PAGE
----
If I really hate it, or it is very sad and gnaws at my main emotional nerve (animals)... I hate to love it. May not make sense to s...more"Ouch! One star?!"
If I really hate it, or it is very sad and gnaws at my main emotional nerve (animals)... I hate to love it. May not make sense to some, but in a sense it is complimenting the book and how emotional the story is, but it is NOT one I could read again with dry eyes. Reading it again would be like torture, ripping open an already very nasty wound. I am a life time dog lover, so this book did not sit well with me as a kid, and I never looked at it again. (less)
Okay, I love Tolkien and the LOTR movies, but I probably never would have read this if it weren't for the reviews I saw beforehand. Yes, I read this b...moreOkay, I love Tolkien and the LOTR movies, but I probably never would have read this if it weren't for the reviews I saw beforehand. Yes, I read this because I knew it was bad and had to see for myself.
It was pretty bad, I admit. So bad, I would stop my mum or boyfriend and read out loud a passage and we'd laugh. Astin is very egocentric, yet self deprecating at the same time - a very bizarre, confusing, and unappealing mix.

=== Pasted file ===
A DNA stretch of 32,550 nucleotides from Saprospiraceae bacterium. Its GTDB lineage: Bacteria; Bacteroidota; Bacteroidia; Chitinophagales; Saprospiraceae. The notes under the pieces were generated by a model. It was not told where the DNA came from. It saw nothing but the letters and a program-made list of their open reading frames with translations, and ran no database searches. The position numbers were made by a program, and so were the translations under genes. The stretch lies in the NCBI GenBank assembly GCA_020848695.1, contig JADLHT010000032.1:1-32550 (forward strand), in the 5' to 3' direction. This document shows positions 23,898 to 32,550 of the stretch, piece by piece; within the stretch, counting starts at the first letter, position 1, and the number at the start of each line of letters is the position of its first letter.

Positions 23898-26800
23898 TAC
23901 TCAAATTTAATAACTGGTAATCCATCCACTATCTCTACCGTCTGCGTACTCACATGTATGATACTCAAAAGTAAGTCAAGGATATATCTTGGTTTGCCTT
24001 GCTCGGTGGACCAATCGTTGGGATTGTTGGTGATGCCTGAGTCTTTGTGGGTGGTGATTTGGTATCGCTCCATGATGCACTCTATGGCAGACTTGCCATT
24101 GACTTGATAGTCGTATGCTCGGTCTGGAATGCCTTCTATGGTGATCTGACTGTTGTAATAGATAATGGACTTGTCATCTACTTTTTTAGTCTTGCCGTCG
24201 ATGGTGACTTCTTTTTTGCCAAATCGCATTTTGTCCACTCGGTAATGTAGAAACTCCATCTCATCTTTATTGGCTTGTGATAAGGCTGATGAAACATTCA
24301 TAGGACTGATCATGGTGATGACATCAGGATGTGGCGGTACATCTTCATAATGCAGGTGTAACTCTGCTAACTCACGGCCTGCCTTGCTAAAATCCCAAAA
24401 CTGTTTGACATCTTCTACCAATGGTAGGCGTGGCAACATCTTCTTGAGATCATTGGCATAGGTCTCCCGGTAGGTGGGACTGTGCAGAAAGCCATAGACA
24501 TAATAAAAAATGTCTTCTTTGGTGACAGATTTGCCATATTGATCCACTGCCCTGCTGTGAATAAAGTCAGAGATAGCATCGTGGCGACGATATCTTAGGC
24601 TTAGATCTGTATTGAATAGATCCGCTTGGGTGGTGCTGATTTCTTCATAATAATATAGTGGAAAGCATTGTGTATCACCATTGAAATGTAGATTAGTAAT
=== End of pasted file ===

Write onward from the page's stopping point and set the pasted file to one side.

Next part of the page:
I think this picture pretty much sums up how Sean Astin seems himself and how he believes others see him as well:
There are many things I could repeat that others have said before me, but I don't need to - they do a brilliant enough job. This really is a sad book - an excuse to ride on the coat tails of a movie franchise and cash in by writing about a spoiled brat actor's woes (aka first world problems champagne and caviar style) which really are stupid.
There is very little about the movies that you can't find in other books, websites, DVD extras, etc.
There are 3 tidbits that I had to laugh really hard at and I thought summed up Sean Astin and this stupid book, something I haven't seen anyone else point out yet so here are my contributions: